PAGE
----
THE SHINE JOURNAL

Flash Literature, Poetry, Art and Photography!

 

 

The Picnic

 

by

 

Gay Walker

 

 

 

Lois smoothed the red-checked tablecloth for the hundredth time, straightened the knives, forks and spoons. Her friend Gert told her it was silly to bring her good tableware—everyone took plastic on picnics these days—but she hadn’t listened.  Clark was worth the effort. 

 

She’d packed her fluted champagne glasses and splurged on a vintage bottle of champagne, too. It had been so long since she’d seen him. Not since the scandal when folks had questioned whether he really knew Superman[i]. Unable to produce a photo to go along with his scoop, Clark had left the town in disgrace and left her without a forwarding address. She missed their shared late night deadlines, Clark’s head close to hers, his breath hot against her ear as they worked on the words, each struggling to resist the magnetic attraction.  Occasionally, they’d given in to desire, had drinks and a special celebration afterwards.  God, how she missed him.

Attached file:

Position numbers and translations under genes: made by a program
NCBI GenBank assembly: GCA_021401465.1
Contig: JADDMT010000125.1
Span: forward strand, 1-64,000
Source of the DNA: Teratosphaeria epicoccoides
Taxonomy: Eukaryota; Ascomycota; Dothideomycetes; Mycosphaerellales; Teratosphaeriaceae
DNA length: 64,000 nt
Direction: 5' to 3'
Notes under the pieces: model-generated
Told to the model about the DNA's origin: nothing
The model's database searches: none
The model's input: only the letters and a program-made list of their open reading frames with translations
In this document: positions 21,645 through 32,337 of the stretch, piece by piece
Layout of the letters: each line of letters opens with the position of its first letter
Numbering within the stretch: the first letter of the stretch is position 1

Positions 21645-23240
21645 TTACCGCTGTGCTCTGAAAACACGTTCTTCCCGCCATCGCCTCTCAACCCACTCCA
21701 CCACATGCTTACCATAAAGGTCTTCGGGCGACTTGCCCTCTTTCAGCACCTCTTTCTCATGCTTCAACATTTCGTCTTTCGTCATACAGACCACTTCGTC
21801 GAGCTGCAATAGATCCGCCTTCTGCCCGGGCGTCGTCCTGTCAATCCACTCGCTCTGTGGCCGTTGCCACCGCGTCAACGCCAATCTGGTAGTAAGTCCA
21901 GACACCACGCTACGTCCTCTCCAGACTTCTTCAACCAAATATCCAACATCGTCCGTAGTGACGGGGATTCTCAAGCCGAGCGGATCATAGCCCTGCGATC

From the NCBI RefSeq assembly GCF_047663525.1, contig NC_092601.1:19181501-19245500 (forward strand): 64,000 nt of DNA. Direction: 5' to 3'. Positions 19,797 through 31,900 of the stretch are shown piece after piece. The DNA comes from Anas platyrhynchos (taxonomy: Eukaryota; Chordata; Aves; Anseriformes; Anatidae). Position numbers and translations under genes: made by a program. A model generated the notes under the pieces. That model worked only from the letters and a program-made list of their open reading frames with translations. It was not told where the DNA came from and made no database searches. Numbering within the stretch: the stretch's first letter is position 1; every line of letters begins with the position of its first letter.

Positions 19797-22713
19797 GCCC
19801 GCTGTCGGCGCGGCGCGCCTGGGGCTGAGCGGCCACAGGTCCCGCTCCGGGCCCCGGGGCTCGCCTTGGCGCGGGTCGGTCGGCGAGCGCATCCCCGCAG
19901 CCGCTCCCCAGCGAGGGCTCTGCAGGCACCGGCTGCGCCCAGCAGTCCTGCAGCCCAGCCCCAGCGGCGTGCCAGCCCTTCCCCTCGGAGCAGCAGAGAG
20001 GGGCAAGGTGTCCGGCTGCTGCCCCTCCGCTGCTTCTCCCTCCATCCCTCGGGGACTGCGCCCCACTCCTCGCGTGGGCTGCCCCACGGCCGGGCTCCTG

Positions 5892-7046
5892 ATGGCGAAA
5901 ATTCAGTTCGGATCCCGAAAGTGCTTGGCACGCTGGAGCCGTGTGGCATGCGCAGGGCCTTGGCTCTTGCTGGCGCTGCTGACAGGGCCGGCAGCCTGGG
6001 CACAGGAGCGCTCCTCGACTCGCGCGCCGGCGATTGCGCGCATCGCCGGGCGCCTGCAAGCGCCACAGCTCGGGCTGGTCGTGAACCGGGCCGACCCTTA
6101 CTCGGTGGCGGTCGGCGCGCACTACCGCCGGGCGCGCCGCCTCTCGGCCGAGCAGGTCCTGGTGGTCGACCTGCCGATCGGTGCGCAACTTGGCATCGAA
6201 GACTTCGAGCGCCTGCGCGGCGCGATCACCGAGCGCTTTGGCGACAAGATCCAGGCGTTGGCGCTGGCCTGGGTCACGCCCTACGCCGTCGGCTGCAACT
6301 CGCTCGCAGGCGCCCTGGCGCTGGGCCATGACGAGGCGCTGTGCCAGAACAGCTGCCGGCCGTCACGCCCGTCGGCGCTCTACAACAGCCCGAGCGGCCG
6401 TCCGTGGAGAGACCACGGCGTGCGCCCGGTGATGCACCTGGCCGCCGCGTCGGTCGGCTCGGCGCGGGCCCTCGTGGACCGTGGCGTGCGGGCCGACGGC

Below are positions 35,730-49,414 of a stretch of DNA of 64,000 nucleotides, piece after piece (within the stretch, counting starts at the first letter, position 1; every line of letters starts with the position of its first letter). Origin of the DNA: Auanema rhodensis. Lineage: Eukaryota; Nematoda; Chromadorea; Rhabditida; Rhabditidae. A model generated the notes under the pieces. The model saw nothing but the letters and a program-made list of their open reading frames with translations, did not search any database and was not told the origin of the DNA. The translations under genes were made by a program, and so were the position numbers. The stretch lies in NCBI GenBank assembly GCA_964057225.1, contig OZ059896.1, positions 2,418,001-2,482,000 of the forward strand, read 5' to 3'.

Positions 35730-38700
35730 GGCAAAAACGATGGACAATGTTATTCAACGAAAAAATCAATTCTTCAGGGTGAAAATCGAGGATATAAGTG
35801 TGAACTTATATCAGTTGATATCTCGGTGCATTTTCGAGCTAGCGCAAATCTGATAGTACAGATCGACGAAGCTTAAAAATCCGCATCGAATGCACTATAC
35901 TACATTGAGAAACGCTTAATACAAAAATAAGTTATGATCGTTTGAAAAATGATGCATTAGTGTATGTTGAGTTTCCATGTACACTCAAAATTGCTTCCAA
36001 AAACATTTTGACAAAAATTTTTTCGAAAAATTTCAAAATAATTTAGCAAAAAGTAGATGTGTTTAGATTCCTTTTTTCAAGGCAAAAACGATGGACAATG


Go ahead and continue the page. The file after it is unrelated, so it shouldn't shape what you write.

Then yesterday, out of the clear blue sky—and the sky had been blue, the color of a robin’s egg, a reporter of her caliber noticed these things—he’d rung her up and asked her to meet him in the middle of nowhere for a picnic.  She’d come straight from work at The Daily Planet, where it was strictly business suits for her, always had been—she had a reputation to uphold.  Not that she had much of a reputation left after those silly cartoons and movies about Superman.  One made the ridiculous claim that she was Superman’s wife, another that she disliked Clark. 

 

Well, of course she and Clark had to pretend to dislike each other—just think of the trouble they would have been in had their romantic inclinations been discovered.  There were rules against getting too friendly.  Yes, she thought, for the most part it had been complete hogwash—about as believable as three-headed aliens descending on Hollywood—but in this town, sometimes hogwash was all it took to ruin a reputation.

 

Here she was,waiting for Clark in the middle of some plowed field without a blessed thing to recommend it, and he was late as usual—probably getting some important scoop, if he was still the reporter she once knew.  Would probably even claim it involved Superman. She rooted in the bottom of the picnic basket, pulled out her book, War and Peace, and wondered if she perhaps should have brought a second in case she finished—she was already halfway through its pages.